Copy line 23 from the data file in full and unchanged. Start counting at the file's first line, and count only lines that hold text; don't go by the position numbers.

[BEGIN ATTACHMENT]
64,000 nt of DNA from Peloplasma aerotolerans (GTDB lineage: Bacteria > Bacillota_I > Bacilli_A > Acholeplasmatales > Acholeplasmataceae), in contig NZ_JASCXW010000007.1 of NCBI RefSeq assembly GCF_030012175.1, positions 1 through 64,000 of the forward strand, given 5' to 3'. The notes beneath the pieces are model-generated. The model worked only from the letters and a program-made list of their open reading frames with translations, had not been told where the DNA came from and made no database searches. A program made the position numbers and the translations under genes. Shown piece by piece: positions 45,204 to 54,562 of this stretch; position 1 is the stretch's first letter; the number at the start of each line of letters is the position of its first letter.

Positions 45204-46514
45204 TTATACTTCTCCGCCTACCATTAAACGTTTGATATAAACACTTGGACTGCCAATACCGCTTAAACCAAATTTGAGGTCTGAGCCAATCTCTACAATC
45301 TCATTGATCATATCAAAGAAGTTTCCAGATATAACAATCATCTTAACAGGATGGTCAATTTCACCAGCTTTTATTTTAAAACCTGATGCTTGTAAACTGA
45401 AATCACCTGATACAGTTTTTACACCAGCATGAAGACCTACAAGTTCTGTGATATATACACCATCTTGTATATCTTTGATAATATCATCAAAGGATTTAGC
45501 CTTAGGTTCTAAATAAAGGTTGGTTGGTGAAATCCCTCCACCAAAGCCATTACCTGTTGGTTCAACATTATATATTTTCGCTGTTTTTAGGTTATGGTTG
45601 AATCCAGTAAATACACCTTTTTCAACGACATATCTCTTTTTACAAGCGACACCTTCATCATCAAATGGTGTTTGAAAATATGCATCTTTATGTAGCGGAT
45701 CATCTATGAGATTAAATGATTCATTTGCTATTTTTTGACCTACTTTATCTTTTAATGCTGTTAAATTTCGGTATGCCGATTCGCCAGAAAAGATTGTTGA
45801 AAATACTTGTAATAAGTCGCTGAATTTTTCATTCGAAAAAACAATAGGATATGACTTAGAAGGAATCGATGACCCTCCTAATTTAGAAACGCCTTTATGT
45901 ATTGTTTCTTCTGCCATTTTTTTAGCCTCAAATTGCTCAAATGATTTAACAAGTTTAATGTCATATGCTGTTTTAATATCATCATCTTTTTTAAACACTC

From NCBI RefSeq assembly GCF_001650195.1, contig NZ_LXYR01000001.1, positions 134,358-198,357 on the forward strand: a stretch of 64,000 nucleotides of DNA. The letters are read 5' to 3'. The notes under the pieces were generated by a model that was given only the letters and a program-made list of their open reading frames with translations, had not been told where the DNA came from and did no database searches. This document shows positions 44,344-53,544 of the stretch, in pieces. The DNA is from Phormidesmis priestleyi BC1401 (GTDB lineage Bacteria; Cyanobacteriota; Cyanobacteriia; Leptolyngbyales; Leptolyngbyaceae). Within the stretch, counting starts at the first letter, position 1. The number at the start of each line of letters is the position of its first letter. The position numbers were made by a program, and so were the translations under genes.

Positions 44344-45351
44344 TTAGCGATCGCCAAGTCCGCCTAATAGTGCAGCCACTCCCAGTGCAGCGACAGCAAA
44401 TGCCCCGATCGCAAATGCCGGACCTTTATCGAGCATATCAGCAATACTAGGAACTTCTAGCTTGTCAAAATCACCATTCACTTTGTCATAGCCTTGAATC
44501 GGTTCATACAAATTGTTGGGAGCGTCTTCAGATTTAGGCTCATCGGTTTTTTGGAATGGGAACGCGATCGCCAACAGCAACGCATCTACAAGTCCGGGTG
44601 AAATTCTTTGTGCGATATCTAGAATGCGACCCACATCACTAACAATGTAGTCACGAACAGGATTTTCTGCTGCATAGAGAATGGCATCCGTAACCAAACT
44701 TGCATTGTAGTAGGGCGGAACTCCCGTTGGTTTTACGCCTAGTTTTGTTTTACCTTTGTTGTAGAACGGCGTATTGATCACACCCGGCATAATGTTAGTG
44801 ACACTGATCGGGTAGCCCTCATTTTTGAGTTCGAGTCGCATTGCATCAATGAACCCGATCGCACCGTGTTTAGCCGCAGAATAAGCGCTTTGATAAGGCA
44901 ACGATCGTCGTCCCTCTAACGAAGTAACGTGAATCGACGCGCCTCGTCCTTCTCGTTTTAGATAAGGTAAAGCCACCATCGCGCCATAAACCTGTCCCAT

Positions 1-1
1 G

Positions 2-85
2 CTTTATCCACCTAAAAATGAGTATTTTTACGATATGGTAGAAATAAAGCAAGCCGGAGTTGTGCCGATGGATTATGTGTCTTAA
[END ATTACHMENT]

2 CTTTATCCACCTAAAAATGAGTATTTTTACGATATGGTAGAAATAAAGCAAGCCGGAGTTGTGCCGATGGATTATGTGTCTTAA